Wednesday, 27 January 2016

Left Field: the story behind the story

Bakery cat & me, Mostar, Bosnia, 1994
My husband's first book, Left Field: the memoir of a life-long activist, will be published by Unbound in April. 

My involvement with it began at its inception when we were on holiday in Dalmatia and he began telling me stories about his ex father-in-law who was a skilled fisherman. As he related his memories, I grabbed my laptop and started furiously touch typing. Afterwards, I urged him to write a short story based on these fascinating notes which became "Ivo's Boat", one of the first chapters in his book. 

When David was sacked by the charity he had founded for being a whistleblower, I encouraged him to write—not only about that painful experience—but also to put on paper his extraordinary life which included his war experiences in Bosnia, the founding of the Pavarotti Music Centre where he was its first director, and also his time as a film maker, art agent, playwright and anti-war activist. As the writer in the family, over the next ten years, I went through numerous drafts and revisions, shaping, polishing and naming the chapters. 

When Left Field was accepted for publication, David wanted to acknowledge my behind-the-scenes' contributions by giving them an article I had written in 1994 during my first trip to the former Yugoslavia, which was then a war zone. "Behind God's Back" was almost published by The New Republic, but because I felt I could not cut it, remained unpublished. However, Unbound did because it expanded on the Mostar chapters in my husband's book. 

When he had a brain operation in December 2014, I made notes about this terrifying time and worked them up for the memoir which became the chapter titled "Green grocer, vet and judge". He had little memory of what had happened to him as the result of his subdural haematoma. You can read a version of this at Huffington Post.

Sir Tom Stoppard has endorsed the book by saying that 'David Wilson has lived a life and a half.' Brian Eno has called Left Field 'an excellent and inspiring book'.

The launch will be at Waterstones, Piccadilly, in early May. Full details to follow. If you pledge to buy the book before 31 January, your name will appear in the credits. 

Stay tuned . . . 

Thursday, 3 December 2015

Roaring for their ghosts

The dead have been spat on and I am roaring for their ghosts.

Last night Hilary Benn, Shadow Foreign Secretary and the son of the late, great Tony Benn, stood up in Parliament and said, " . . . what we know about fascists is that they need to be defeated. And it is why . . . socialists and trade unionists and others joined the International Brigade in the 1930s to fight against Franco. It's why this entire House stood up against Hitler and Mussolini. It is why our party has always stood up against the denial of human rights and for justice . . . It is now time for us to do our bit in Syria. And that is why I ask my colleagues to vote for the option tonight." And to my horror, Hilary Benn was applauded for these words.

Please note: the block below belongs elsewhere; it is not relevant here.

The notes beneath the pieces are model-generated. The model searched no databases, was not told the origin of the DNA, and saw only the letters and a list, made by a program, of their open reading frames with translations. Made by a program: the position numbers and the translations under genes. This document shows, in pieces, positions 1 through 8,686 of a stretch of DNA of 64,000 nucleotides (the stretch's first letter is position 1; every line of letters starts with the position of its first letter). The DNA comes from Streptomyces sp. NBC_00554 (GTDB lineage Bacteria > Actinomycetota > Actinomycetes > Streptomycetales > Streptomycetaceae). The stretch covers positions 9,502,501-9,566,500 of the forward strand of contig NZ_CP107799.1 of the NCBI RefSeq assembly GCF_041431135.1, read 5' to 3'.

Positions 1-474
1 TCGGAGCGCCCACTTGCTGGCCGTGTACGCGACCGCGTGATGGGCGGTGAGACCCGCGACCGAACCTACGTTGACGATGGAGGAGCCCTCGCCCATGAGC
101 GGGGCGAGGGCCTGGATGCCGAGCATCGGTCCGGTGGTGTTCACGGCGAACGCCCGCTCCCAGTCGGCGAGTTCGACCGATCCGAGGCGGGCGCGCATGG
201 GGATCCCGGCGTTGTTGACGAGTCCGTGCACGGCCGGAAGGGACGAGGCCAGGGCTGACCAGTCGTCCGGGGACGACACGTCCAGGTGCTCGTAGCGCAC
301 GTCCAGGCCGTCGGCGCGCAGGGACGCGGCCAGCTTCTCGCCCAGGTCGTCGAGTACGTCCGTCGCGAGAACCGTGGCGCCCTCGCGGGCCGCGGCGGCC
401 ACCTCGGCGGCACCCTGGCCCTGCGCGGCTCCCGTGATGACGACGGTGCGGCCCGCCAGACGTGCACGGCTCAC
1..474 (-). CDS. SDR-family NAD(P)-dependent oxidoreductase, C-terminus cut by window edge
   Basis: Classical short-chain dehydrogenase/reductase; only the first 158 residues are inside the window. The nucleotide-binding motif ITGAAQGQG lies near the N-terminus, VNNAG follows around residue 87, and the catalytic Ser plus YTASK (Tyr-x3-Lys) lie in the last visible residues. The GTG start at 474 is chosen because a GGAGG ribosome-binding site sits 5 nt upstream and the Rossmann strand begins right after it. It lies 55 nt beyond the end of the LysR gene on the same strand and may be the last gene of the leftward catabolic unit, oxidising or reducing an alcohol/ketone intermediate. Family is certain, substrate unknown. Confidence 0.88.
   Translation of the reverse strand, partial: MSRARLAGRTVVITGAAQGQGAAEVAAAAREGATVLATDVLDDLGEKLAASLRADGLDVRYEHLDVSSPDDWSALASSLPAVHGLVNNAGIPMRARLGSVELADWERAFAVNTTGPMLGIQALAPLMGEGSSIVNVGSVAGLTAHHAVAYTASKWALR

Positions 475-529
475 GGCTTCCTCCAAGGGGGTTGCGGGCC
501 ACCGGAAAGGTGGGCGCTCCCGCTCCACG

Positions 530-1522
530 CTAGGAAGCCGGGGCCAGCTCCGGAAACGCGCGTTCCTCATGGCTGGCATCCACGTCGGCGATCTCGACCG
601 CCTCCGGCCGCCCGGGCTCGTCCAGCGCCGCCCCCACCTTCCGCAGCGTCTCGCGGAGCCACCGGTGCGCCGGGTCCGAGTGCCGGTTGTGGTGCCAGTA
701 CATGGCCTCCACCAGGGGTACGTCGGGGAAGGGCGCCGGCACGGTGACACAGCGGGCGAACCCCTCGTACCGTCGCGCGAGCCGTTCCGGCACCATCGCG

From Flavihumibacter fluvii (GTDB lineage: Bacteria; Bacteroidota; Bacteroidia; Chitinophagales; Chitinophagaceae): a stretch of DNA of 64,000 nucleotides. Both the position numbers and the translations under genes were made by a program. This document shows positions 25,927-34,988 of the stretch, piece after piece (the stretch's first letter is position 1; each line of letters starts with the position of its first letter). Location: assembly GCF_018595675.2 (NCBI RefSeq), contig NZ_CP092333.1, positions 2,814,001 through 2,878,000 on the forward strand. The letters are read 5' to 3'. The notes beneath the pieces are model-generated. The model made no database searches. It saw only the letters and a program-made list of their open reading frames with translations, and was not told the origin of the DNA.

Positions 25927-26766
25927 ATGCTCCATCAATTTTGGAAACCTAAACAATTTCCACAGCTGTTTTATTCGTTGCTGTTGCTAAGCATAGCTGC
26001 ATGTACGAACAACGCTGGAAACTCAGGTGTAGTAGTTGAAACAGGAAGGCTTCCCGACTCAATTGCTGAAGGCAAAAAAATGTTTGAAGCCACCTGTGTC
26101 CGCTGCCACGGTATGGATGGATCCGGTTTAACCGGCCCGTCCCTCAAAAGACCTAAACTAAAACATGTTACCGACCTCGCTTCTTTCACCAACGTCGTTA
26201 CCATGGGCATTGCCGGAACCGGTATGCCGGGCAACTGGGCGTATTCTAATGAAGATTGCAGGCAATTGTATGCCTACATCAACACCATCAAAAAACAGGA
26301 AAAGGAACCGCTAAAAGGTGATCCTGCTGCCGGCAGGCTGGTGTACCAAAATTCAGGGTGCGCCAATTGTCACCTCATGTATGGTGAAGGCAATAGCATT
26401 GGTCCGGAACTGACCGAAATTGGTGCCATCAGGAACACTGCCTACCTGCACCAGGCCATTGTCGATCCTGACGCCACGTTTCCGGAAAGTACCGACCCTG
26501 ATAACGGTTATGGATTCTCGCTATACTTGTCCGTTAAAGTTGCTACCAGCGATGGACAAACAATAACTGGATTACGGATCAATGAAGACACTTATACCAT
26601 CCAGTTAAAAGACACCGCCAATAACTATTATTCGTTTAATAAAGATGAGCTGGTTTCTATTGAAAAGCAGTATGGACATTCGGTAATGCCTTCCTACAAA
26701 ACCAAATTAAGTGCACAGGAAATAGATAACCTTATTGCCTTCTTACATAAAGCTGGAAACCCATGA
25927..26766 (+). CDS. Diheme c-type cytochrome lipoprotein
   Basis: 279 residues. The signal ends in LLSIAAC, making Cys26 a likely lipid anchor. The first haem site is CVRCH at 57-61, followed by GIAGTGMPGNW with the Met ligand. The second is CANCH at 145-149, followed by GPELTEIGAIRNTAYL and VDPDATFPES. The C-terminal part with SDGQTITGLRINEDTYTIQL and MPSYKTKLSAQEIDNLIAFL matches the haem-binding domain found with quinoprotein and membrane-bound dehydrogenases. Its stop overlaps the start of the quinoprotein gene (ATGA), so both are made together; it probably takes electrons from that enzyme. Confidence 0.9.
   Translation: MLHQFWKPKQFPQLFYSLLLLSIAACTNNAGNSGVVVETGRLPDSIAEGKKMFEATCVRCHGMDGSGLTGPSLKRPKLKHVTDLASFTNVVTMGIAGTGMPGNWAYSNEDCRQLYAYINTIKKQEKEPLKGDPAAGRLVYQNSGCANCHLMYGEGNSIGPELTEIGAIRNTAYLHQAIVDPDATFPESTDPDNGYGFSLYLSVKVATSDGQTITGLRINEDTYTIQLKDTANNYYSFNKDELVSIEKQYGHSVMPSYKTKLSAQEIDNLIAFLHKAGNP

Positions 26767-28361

For the last four and a half years, I have devoted myself to researching and writing a novel about the Spanish Civil War. For the Right Honourable Hilary Benn to invoke the International Brigades as a justification to join others blindly bombing Syria is not only odious, it is historically inaccurate.

For those who know little about the circumstances of the Spanish Civil war, here's a hugely simplified timeline for the first nine months of 1936:
  • 16 February: The Popular Front, a left coalition, wins the election and forms a new Republican government.
  • 17 July: Several Spanish generals, including Francisco Franco, stage a coup d'etat to topple the democratically-elected government. This uprising occurs in Spanish Morocco, then a protectorate, and quickly spreads to cities and army bases on the mainland.
  • 20 July: Rebel sympathisers inside Madrid are defeated. The Republican government requests aid from France. The rebels request assistance from Germany and Italy.
  • 25 July: Hitler agrees to support Franco.
  • 26 July: German and Italian planes land in Morocco to fly the Army of Africa* to the Iberian peninsula to seize power. 
  • August: Great Britain proposes a plan of non-intervention that would refuse aid to either side.
  • 14 August: On their drive to Madrid, rebel troops massacre 2,000 to 4,000 civilians and Republican militia in Badajoz.
  • 9 September: The Non-Intervention Committee meets in London under the auspices of Tory Prime Minister, Stanley Baldwin, to draw up a treaty that bars the citizens of signatory countries from supplying men, or armaments, to either side. Ultimately, twenty-four nations sign including Britain, France, Germany, Italy and Russia. 
  • 2 November: Madrid is almost encircled by insurgents. The 2.5-year siege of the capital begins.
  • 8 November: The first members of the International Brigades arrive to help defend Madrid.
      *colonial army composed of Moors and the Spanish Foreign Legion